United States

Strategic Project Management Key to Health Care Technology Advances

INSIGHT ARTICLE  | 

Health care organizations continue to move towards modernizing their capabilities to provide better care and enhanced operations, resulting in a surge of health care technology transformation initiatives to address these improvement efforts. Some of the common transformation initiatives often include programs such as implementations or replacements of electronic health record (EHR) systems, clinical systems, enterprise resource planning (ERP) systems, technology consolidation initiatives and data center migrations. Although the volume of large technology transformation projects continues to grow, health care transformation success stories are few and far between. According to HealthIT.gov data, there has been a doubling of EHR adoptions and implementations over the past 10 years. As a result one would expect that, with the sheer volume of implementations and the iterative learning from these initiatives, the probability for successful implementations of health care technology projects would have improved. In reality, though, we more often see an expansion in fees, timelines and missed expectations with end users. Organizations continue to struggle to get it right the first time when implementing health care technology solutions, and frequently the lessons learned from these failures point to a common trend. The leading reason for not meeting the desired outcomes is poor planning for the program deployment at the start. 

Health care leadership, system vendors and implementation consultants hold equal responsibility for program outcomes. It is important for all parties to jointly spend time on planning for the program, and consider the common pitfalls for such complex solutions. It is valuable to understand the planning process, and the focus on downstream activities, as these combined elements have a significant effect on the success of health care initiatives. 

In our experience at RSM, having been part of several large technology integration projects, some of the common areas that teams struggle with is planning for downstream activities that are complex to estimate. These planning activities often get differed to a later stage, and sometimes get missed as the project execution phases are initiated. It is recommended that leadership blueprint the considerations listed below as part of the planning steps, and set objectives to organize teams, budgets and processes for each of them. Some of the reflections listed below are fairly complex to plan for at an early stage, however they need to be identified in order to minimize surprises in the future as they could significantly affect budgets, timelines and functionality as the project continues to get executed.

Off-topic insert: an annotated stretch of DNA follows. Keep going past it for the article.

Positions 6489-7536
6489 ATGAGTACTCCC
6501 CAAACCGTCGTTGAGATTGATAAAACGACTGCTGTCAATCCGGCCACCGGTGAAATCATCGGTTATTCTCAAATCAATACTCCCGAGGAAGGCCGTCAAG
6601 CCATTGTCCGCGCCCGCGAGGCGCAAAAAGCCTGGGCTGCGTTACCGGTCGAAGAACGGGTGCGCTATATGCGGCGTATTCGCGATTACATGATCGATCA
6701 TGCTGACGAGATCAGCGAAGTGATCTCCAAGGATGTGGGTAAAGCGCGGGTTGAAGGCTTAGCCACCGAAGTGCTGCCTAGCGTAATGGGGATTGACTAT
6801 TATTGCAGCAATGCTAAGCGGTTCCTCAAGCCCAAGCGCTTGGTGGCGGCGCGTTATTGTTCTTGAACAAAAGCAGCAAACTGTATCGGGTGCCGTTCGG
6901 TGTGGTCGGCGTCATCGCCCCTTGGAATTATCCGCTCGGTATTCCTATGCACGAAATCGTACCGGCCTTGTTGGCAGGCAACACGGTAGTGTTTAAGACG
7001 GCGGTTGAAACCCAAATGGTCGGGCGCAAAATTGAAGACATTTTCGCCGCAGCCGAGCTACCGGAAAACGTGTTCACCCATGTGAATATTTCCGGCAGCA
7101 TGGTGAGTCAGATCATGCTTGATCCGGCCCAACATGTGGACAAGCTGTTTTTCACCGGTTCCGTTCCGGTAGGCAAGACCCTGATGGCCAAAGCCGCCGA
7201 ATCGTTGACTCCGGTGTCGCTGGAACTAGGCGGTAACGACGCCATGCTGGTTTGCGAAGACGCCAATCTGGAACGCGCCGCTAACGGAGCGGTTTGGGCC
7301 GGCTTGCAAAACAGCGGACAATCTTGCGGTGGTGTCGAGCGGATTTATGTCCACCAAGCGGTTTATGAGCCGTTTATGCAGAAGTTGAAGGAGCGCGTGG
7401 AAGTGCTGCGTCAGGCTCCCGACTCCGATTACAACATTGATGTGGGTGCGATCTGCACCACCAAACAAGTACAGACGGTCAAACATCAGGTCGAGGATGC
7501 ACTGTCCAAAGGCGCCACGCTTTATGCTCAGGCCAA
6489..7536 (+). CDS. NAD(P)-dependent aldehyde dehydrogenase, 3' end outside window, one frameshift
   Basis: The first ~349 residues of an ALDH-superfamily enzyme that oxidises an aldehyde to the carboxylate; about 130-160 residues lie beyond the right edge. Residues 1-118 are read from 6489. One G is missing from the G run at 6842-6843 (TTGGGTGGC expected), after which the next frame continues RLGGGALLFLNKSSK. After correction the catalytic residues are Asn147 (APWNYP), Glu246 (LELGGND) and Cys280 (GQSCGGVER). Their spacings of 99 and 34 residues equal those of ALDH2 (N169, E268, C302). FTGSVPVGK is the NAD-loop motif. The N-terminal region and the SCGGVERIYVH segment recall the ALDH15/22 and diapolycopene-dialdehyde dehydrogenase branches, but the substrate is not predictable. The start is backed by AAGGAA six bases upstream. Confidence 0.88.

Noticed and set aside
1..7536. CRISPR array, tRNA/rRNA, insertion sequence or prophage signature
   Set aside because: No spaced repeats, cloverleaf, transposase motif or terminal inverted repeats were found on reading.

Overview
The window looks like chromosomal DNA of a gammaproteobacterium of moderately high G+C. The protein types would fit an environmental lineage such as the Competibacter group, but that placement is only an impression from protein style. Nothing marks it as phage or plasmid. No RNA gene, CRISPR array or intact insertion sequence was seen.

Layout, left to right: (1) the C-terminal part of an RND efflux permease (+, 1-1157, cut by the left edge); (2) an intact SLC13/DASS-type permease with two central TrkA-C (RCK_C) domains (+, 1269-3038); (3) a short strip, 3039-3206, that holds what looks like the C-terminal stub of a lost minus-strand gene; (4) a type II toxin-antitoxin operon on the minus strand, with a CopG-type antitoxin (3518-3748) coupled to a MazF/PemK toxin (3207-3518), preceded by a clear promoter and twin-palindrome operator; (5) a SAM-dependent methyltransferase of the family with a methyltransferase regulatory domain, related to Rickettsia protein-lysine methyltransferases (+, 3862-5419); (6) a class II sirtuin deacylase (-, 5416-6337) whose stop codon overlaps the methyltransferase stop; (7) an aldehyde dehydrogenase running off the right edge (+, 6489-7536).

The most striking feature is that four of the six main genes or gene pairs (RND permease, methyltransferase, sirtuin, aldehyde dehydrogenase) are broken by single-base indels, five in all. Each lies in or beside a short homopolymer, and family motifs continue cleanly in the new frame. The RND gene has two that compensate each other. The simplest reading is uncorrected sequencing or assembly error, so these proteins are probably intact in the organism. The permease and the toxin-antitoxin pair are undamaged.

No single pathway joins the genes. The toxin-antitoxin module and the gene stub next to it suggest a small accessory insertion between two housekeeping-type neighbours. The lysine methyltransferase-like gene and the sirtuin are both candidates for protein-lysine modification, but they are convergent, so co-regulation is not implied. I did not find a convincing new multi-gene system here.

Strategic topics at the program planning (initiation) phase

Some areas for consideration that health care leadership should think about during the planning stage of the project in relation to project definition, implementation and maintenance phases are highlighted below.

Program definition planning

Define organizational need

  • Define a clear picture of underlying vision and business need of the future system with input from department stakeholders
  • Enable transparency for department leads to determine system size and capabilities
  • Avoid high levels of system customization during project execution, which could result in delays, increased costs, user dissatisfaction and more complex maintenance models

Identify key stakeholders

  • Identify key stakeholders from the business, operations and technology areas at an early stage of the project lifecycle
  • Involve key stakeholders in vendor selection, project planning and system design
  • Understand that failure to identify and involve key stakeholders early on can result in project delays due to changes in scope and resource assignment as well as poor operational buy-in  

Outline preliminary requirements

  • Define the preliminary requirements of the future solution in the planning phase in alignment with the business and clinical needs of the organization
  • Understand that these requirements will help identify the proper solution for the organization’s needs as well as provide a basis for vendors to provide an educated response to request for proposals

Strategically select vendor

  • Know that system vendors vary significantly in the role they take on and the support they provide during an implementation
  • Define scope precisely as different vendor solutions may have varying levels of integration with both existing and future systems
  • Set clear expectations about vendor involvement and roles in the implementation during contract negotiations that are based on strategic needs of your organization

Identify peripheral system impacts

  • Identify software and hardware incompatibilities and integration points for peripheral systems and the new solution